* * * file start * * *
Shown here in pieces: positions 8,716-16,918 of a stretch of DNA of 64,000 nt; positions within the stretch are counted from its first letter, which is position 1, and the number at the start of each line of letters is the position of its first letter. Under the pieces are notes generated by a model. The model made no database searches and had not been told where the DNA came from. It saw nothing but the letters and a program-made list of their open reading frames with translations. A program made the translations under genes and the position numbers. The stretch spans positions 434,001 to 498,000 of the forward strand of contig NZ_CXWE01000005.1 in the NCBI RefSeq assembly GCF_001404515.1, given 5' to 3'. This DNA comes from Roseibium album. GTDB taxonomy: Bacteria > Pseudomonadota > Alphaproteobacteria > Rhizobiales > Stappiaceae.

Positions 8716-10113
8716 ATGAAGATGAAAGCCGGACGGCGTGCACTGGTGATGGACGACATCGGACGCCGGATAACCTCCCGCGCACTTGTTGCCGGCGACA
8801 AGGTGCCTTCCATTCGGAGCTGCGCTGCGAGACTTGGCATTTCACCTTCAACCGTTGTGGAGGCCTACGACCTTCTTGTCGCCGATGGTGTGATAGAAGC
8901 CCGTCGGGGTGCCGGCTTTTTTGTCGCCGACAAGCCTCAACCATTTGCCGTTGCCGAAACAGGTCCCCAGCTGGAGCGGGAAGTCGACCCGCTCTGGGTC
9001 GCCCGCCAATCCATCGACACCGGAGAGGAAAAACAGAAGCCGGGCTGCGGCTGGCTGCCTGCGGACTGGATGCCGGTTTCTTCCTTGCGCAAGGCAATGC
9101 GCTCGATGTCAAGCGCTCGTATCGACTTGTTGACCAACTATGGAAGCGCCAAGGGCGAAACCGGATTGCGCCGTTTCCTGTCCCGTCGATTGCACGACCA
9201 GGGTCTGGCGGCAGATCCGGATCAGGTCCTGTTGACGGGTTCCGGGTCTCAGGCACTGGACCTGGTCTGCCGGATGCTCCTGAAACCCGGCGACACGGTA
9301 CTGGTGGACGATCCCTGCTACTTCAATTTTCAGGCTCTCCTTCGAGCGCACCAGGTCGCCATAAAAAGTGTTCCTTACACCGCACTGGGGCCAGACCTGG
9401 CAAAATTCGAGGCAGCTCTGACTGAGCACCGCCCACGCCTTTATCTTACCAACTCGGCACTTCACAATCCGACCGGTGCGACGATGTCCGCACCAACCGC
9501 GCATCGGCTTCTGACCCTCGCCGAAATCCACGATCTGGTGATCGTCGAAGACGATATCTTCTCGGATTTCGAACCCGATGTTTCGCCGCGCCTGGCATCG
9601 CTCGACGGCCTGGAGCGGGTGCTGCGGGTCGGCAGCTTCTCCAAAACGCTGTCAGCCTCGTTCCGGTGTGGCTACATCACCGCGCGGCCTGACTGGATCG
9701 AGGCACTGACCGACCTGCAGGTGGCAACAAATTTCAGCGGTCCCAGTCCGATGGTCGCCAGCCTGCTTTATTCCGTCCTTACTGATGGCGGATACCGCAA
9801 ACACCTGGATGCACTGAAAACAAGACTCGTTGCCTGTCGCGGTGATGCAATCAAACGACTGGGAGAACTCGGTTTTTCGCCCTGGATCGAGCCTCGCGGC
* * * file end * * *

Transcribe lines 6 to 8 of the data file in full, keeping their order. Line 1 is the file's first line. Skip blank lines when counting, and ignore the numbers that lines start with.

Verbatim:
9001 GCCCGCCAATCCATCGACACCGGAGAGGAAAAACAGAAGCCGGGCTGCGGCTGGCTGCCTGCGGACTGGATGCCGGTTTCTTCCTTGCGCAAGGCAATGC
9101 GCTCGATGTCAAGCGCTCGTATCGACTTGTTGACCAACTATGGAAGCGCCAAGGGCGAAACCGGATTGCGCCGTTTCCTGTCCCGTCGATTGCACGACCA
9201 GGGTCTGGCGGCAGATCCGGATCAGGTCCTGTTGACGGGTTCCGGGTCTCAGGCACTGGACCTGGTCTGCCGGATGCTCCTGAAACCCGGCGACACGGTA